A surprise government announcement could lead to the resolution of long-standing controversies about police secrecy.
THE BRITISH COLUMBIA PROVINCIAL GOVERNMENT has pledged to pass legislation to make the BC Association of Chiefs of Police and BC Association of Municipal Chiefs of Police “public bodies.” The announcement came from Bette-Jo Hughes, Chief Information Officer and Associate Deputy Minister of the Ministry of Technology, Innovation and Citizens’ Services, speaking in mid-November to MLAs reviewing the Freedom of Information and Protection of Privacy Act. The amendment to FOIPPA could resolve many concerns about how the associations operate—concerns that Focus has been reporting since 2012.
“I will be prepared to celebrate when the ink is dry,” commented Micheal Vonn, policy director for the BC Civil Liberties Association. Vonn has reason to be concerned. For years, members of the associations have sidestepped transparency and accountability by ping-ponging between claims that they were acting as “private citizens” or “public servants.” For example, the BCACP and BCAMCP successfully asserted that they were not subject to freedom of information laws because they were private groups. Conversely, the associations didn’t have to register as private lobby groups, because their members successfully argued that they were public servants just doing their public duties.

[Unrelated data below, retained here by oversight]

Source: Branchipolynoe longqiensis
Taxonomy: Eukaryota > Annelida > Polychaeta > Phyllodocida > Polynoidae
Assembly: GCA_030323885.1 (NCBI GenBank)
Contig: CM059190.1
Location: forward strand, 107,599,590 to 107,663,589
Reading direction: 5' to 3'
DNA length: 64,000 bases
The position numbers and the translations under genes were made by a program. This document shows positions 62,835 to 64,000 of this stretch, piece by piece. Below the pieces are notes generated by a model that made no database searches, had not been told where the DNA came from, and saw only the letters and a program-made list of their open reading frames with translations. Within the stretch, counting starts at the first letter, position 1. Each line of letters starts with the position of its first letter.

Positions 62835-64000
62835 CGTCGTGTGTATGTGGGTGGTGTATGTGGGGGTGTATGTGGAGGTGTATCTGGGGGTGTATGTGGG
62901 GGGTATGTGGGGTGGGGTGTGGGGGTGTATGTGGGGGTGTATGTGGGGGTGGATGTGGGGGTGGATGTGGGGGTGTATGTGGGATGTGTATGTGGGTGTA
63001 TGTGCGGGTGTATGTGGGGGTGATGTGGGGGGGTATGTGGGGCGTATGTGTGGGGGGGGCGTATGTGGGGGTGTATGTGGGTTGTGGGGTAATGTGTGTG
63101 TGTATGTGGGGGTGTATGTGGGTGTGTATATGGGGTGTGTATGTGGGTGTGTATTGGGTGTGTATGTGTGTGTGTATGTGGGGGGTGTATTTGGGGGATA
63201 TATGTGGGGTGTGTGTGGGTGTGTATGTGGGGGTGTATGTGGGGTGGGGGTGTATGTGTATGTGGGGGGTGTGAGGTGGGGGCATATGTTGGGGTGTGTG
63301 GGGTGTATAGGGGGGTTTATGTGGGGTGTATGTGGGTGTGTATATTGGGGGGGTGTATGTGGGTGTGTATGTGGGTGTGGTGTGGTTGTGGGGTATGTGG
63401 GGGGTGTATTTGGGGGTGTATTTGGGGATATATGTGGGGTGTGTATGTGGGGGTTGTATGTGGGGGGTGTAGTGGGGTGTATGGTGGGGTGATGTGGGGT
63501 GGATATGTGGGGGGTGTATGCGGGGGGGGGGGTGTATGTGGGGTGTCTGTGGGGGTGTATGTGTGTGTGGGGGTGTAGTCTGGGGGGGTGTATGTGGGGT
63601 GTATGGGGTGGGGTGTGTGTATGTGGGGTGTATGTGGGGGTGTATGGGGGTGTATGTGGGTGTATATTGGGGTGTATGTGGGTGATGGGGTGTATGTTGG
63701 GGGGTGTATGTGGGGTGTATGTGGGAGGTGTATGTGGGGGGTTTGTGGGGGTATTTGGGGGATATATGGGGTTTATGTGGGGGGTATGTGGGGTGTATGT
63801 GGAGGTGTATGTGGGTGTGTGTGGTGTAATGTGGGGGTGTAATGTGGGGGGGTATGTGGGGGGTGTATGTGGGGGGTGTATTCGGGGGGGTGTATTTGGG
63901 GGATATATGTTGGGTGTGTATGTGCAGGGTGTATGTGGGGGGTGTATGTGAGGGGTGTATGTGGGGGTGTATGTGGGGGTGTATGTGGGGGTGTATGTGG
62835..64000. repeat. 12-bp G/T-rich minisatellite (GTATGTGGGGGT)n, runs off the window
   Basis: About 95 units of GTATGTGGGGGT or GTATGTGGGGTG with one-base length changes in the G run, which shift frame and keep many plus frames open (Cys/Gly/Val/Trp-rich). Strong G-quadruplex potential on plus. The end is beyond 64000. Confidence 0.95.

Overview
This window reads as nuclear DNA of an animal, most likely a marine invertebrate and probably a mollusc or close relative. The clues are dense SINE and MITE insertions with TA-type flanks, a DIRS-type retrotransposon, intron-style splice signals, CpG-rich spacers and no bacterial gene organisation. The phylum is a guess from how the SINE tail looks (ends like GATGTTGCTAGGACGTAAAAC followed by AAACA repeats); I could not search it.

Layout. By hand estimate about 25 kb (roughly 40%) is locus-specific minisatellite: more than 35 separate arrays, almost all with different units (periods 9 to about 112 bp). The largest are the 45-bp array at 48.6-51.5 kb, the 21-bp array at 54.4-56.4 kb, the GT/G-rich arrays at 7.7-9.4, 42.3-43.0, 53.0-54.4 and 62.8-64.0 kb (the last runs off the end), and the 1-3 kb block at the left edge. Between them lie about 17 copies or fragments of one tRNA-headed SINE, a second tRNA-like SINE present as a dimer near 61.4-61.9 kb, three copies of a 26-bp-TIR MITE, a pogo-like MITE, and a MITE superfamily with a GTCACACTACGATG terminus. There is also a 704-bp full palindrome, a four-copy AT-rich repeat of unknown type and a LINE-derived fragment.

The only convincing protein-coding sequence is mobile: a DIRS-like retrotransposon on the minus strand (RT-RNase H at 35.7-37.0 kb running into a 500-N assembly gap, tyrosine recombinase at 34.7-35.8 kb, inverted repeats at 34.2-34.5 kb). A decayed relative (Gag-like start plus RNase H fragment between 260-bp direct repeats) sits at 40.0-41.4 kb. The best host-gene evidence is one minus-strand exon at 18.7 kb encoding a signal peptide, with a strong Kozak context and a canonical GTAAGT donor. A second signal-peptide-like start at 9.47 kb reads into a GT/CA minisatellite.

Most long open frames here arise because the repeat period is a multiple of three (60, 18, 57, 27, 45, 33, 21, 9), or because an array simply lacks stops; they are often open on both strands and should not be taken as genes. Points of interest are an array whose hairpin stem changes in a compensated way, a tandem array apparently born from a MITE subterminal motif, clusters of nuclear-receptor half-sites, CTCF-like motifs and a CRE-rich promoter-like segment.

Over the course of reporting on the subject, I eventually obtained some heavily censored minutes of BCACP and BCAMCP meetings on file at police departments. I learned that, aside from police officers, members of the BCACP included senior representatives from public bodies as diverse as the BC Ministry of Justice, Conservation Service, CSIS, FBI and Canada Post, along with representatives from the private sector such as banks.